Dreadnought's Scale of Progression Aims to Match the Scale of Its Ships

Games Features Dreadnought
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<i>Dreadnought</i>'s Scale of Progression Aims to Match the Scale of Its Ships

Of the many power fantasies popular videogames allow us to explore, one has had a surprisingly tough time breaking into the mainstream: that of piloting a giant spaceship in battles with other giant spaceships.

An MMO like Eve: Online might tap into this desire, though hopes of an immersive, harrowing experience might be dashed by its mercantile systems and mid-combat statistical calculations. Alternatively, newer space-set MOBAs like Fractured Space might eventually scratch players’ collective cruiser-controlling itch, but at the moment this is still a niche space in games yet to be definitively conquered. Enter Yager Development, who aim to conquer such a space with Dreadnought, their free-to-play, long-in-beta title for PC and PlayStation 4.

Yager is best known for their 2012 military shooter, Spec Ops: The Line, which one might recognize as the furthest conceptual thing from a giant spaceship combat sim. Peter Holzapfel, Dreadnought’s director who joined Yager in 2013, claims Spec Ops was important inspiration in the conception of the spaceship game; he says the goal was to create another accessible shooter with a major twist, à la Spec Ops. In this case, Dreadnought’s “twist” would simply be that the player controls a giant spaceship instead of a soldier. “Though it’s not as obvious,” he explained, “[Dreadnought] is a similar beast because in essence it’s a shooter, but it’s a shooter with giant spaceships.”

When he casually made this comparison to me and a handful of other journalists, my immediate reaction was that it was just marketing spin, if not outright bullshit than at least a promotional line that the game itself would only thinly support. However, once I got my hands on the game, I realized I was making too much of the analogy. I should have better tried to absorb its general sentiment: Dreadnought is a genuinely novel shooter, too.

Dreadnought.jpg

The first thing to suggest Holzapfel’s comparison might be apt was just how familiar many of the game’s basics felt. As soon as we launched into a training round I picked a pre-made tank-equivalent class, sprinted (boosted) into battle, took cover behind large objects and aimed with the left trigger while firing with the right. It was like I was in high school again, playing a straightforward online FPS, only I was navigating a massive 360-degree space and cautiously managing my Destroyer’s energy consumption. Next, we jumped into a live game of Team Deathmatch mostly populated by participants of Dreadnought’s closed beta.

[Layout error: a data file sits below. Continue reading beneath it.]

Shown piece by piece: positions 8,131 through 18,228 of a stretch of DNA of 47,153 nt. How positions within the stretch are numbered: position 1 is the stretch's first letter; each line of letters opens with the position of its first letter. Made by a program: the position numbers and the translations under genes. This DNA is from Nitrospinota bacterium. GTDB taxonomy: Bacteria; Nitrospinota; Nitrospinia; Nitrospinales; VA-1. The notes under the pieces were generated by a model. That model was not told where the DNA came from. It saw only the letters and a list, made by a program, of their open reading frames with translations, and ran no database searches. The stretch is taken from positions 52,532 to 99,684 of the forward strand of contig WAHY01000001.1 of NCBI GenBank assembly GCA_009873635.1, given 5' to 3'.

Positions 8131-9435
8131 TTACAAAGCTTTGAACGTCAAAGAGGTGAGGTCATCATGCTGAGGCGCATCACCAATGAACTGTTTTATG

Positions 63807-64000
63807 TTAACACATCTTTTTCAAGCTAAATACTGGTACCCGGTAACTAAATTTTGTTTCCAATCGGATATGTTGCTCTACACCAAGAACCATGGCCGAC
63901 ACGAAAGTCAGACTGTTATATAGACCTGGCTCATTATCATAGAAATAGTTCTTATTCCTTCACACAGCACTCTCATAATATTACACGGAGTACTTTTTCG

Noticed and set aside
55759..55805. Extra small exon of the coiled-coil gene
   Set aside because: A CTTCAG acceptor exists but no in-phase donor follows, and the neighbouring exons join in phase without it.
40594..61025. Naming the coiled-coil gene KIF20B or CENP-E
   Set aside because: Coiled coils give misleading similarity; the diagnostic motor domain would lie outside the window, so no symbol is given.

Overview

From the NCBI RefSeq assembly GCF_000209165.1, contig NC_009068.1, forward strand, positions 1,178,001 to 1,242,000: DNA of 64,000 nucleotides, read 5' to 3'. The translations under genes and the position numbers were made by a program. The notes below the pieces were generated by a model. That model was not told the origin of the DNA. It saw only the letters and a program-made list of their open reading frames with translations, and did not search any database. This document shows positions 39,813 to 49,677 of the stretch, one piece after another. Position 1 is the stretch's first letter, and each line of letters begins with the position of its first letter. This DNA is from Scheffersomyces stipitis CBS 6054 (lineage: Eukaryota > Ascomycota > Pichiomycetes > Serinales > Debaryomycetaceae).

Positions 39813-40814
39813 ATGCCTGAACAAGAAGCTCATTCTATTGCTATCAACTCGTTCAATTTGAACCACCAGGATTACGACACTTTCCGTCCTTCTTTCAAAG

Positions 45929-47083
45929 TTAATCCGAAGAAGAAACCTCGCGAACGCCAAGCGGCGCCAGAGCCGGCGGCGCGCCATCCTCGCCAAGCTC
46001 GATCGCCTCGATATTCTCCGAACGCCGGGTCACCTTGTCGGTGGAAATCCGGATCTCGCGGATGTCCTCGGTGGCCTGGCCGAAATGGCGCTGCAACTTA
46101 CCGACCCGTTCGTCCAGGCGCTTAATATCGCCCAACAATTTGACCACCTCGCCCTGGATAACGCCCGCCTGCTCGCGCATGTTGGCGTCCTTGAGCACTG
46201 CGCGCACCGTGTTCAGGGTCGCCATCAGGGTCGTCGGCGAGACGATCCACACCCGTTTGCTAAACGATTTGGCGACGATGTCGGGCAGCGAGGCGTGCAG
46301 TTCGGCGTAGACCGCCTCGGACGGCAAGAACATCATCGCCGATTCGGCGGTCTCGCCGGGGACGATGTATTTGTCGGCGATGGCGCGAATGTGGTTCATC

If the idea of energy management sounds intimidating, fear not, for it’s no harder than managing a cooldown meter in any other game. Still, players need to pay attention to their energy levels if they want a chance at living through PvP encounters. Each ship can allocate a limited but rechargable amount of energy toward their weapons, engines or shields at any time. It’s not hard to know when to engage each, as nothing but a well-timed shield boost can block those missiles coming your way, and only your boosted engines can get you to safety fast enough. When it’s time to attack, flood your main guns with power and let that enemy artillery cruiser or corvette have it— though you should make sure to cancel any active energy consumption once safe. The energy options are intuitively mapped to the PS4’s touchpad, whose broad thumb swipes are a satisfying analogue to one’s arm reaching across a control panel at your ship’s helm.

TDM and the PS4-exclusive, PvE Havoc mode not only taught our team the importance of energy management, but also reminded us to stay as a team in the first place. Like in any other shooter, lone wolves won’t last long, especially when pit against an organized team making full use of healing beams, energy missiles and concentrated group fire. Luckily for any who must learn that lesson, respawning is nearly instantaneous. In TDM, you pick which ship/class you want to return as and jump back into the action. In Havoc, where players only have one life per round, you can quickly come back as a small starfighter to help turn the tide for your hulking, still-living comrades.

Dreadnought Ship.jpg

As soon as we put the controllers down, my main takeaway was simple. “Anyone with shooter experience should have no problem picking this up.” Then, just before we left, we were shown the progression trees in full. Not only were there myriad upgrades found in each ship’s tech tree—and there are currently over 50 ships—players build three levels of fleets, namely “recruit,” “veteran” and “legendary” ones. Within each fleet are five ships, which themselves are broken down into five stat-based tiers. In other words, this game wants to provide enough incentive to its players to keep them around for quite some time.

By the time I left the event, I was sure I better understood what Dreadnought is: a reasonably accessive, free-to-play shooter whose scale of progression aims to match the scale of its ships.


Dreadnought has been in beta since since April 2016, and is set to officially release sometime later this year.

Peter Amato is a former intern for Paste Magazine. He’s on Twitter @Peter_Amato.

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